Becky Dell, the musical director, told PA that the choir is a 50/50 split of refugees and non-refugees, and calls itself a “rainbow tribe (because) none of us look the same as each other – it’s amazing.”
She said the choir hopes to “elevate the narrative around refugees; too often the story is ‘poor refugees,’ it’s sending them far away. We wanted to show refugees in a different way. They are displaced human beings first and foremost.”
Filmmaker Jordan Peele talks ‘Nope,’ ahead of the sci-fi thriller’s Mideast release
‘Get Out’ director says his toughest project to date
Social commentary expected with horror, comedy elements
Updated 36 sec ago
DUBAI: Filmmaker Jordan Peele, who broke out with his directorial debut “Get Out,” is pushing his own limits with his latest film, “Nope.”
The director says his goal with the sci-fi thriller was to write a movie that was impossible to make. The stars are calling the result a spectacular, mind-bending production and connecting Peele’s talent for horror with his background in comedy.
“This was one of, if not, the greatest challenge of my life — making this film. I think what started as a movie that was all about a certain dark notion, as I was making it and writing it, I had this feeling that it also had to represent joy and had to represent Black joy,” said Peele to Arab News.
The movie follows a brother and sister (played by Daniel Kaluuya and Keke Palmer) who, after their father’s unexplainable death, try to capture proof that a flying saucer is menacing their town.
The film has been confirmed as Peele’s most expensive production, with Forbes speculating a $40 million cost, nearly 10 times that of his debut, “Get Out.”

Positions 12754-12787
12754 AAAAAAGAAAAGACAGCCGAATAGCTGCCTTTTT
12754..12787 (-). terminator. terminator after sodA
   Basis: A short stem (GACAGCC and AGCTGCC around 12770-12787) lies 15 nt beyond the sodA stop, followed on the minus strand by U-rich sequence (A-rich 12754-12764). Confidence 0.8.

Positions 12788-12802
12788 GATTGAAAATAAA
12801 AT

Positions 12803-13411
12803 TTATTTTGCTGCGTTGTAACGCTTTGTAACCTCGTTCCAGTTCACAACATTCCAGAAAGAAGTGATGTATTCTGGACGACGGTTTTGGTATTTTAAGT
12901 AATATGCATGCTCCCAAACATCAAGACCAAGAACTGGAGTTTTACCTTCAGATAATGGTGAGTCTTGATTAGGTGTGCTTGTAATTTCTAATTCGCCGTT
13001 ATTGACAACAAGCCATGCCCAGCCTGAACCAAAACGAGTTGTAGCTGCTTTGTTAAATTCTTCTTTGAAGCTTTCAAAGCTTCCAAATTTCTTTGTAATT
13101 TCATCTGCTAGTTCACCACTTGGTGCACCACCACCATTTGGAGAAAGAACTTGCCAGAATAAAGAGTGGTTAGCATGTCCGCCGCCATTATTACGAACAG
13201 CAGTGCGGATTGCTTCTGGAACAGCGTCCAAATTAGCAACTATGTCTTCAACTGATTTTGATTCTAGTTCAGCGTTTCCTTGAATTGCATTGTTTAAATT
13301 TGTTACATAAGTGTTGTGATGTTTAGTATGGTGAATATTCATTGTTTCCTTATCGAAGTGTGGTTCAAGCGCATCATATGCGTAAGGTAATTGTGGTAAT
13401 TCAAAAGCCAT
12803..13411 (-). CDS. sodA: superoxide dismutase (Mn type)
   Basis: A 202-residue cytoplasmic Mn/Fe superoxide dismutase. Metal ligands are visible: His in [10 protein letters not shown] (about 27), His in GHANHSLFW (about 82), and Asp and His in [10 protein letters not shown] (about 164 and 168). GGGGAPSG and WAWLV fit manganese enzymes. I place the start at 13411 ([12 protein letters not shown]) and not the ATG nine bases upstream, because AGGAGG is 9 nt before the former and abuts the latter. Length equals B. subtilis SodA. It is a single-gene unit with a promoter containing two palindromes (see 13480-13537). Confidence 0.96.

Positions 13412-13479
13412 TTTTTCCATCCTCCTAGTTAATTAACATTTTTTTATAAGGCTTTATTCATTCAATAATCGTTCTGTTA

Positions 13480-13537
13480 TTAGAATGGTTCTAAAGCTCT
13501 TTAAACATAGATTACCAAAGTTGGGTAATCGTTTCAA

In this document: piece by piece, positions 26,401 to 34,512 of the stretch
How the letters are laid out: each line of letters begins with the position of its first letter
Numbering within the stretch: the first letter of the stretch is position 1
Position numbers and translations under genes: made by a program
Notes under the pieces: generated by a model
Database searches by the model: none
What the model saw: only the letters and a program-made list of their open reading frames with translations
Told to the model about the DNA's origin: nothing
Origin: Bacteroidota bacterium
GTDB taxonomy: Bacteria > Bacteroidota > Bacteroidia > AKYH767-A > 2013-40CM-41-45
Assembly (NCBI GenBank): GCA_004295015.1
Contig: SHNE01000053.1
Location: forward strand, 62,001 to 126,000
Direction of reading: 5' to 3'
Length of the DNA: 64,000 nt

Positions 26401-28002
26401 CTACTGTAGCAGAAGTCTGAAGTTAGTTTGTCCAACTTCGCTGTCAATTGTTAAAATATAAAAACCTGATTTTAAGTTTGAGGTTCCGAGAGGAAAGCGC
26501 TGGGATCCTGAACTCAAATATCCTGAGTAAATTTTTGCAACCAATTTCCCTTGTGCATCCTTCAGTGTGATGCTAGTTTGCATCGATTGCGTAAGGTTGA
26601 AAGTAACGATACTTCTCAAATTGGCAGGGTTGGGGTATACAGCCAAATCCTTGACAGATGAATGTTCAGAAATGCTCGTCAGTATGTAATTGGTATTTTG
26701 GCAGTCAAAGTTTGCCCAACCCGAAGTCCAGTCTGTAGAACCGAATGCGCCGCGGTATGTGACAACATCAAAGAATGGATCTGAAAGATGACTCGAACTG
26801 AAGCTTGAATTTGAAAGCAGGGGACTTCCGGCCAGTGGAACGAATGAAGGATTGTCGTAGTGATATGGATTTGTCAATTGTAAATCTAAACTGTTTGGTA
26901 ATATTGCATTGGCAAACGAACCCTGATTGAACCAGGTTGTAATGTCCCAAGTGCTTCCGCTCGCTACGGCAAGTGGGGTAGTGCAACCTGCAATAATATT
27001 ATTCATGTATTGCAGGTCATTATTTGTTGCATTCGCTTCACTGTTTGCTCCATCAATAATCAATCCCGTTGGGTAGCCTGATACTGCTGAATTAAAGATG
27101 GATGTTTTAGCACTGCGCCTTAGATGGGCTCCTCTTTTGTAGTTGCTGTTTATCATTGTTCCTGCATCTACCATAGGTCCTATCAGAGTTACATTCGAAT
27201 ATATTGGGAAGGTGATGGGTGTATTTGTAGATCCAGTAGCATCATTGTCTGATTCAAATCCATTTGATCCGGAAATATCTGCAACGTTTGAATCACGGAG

Kaluuya, who was the lead star of “Get Out” and plays O.J. Haywood in “Nope,” said: “It’s just bigger and he’s grown as a filmmaker, so it’s just amazing to see that.”
“He can understand what’s happening and make choices and make decisions and troubleshoot. Yeah, but there’s always this part of him that’s wide open to letting the film surprise him,” said actor Steven Yeun, who plays Ricky “Jupe" Park, in the film.
Story details are being kept secret, but audiences can expect layers of social commentary between the thrills and chills, with Peele already hinting that “Nope” explores themes of commercial exploitation and the increased visibility of people of color in Hollywood.
“Putting people of color in the leads and the subject matter not always having to do with black versus oppression. It’s just black leads, black perspective, stories and culture,” said Palmer, who stars as Emerald Haywood in “Nope.”
“I want something that’s going to give you a fun experience and an adventure. And at the end, I want you to have to talk about it,” said Peele.
Inside ‘House of the Dragon,’ this year’s most eagerly anticipated show
Can the ‘Game of Thrones’ prequel emulate its extraordinary success?
Updated 18 August 2022
DUBAI: Few television shows (or films, or any other kind of media) have had as great a cultural impact as “Game of Thrones.” Throughout its eight-year run, which began in 2011, the sprawling fantasy series based on George R.R. Martin’s books gripped audiences across the globe (for reasons both positive and negative) and its influence is still felt across television and film. Now, just over three years after its last episode aired, HBO has finally readied a follow up its most-popular series: “House of the Dragon” — a prequel set hundreds of years earlier, which premieres on OSN in the Middle East on August 22.